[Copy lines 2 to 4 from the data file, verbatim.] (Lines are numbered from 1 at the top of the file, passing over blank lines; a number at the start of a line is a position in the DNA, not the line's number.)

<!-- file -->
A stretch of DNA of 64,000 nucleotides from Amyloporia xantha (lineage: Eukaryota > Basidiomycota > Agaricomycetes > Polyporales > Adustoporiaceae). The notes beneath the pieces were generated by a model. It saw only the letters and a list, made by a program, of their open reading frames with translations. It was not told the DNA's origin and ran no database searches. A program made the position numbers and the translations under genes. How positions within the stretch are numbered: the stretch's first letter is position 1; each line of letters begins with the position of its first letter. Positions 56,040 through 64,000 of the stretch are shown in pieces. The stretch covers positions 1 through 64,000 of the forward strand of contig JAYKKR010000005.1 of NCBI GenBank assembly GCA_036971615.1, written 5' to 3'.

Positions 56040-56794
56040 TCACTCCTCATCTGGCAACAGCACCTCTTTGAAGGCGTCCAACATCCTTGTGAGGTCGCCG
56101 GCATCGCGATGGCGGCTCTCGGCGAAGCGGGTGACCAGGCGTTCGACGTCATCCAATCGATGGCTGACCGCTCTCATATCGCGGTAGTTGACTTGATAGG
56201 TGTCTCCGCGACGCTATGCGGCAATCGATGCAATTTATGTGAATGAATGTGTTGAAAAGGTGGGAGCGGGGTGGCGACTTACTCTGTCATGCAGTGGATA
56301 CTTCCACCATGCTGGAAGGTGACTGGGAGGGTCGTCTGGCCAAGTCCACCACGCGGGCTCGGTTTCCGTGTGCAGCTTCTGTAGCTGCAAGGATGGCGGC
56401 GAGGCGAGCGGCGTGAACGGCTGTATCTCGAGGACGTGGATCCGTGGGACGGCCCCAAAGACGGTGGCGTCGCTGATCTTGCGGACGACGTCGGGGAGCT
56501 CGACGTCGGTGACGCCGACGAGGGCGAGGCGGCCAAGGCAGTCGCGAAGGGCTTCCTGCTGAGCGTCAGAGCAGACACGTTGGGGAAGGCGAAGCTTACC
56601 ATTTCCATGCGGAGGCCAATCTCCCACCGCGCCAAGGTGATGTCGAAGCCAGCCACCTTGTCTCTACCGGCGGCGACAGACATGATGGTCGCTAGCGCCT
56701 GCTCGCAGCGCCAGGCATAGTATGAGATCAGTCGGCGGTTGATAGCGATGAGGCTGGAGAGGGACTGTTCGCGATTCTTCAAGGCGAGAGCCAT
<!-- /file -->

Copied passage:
Positions 56040-56794
56040 TCACTCCTCATCTGGCAACAGCACCTCTTTGAAGGCGTCCAACATCCTTGTGAGGTCGCCG
56101 GCATCGCGATGGCGGCTCTCGGCGAAGCGGGTGACCAGGCGTTCGACGTCATCCAATCGATGGCTGACCGCTCTCATATCGCGGTAGTTGACTTGATAGG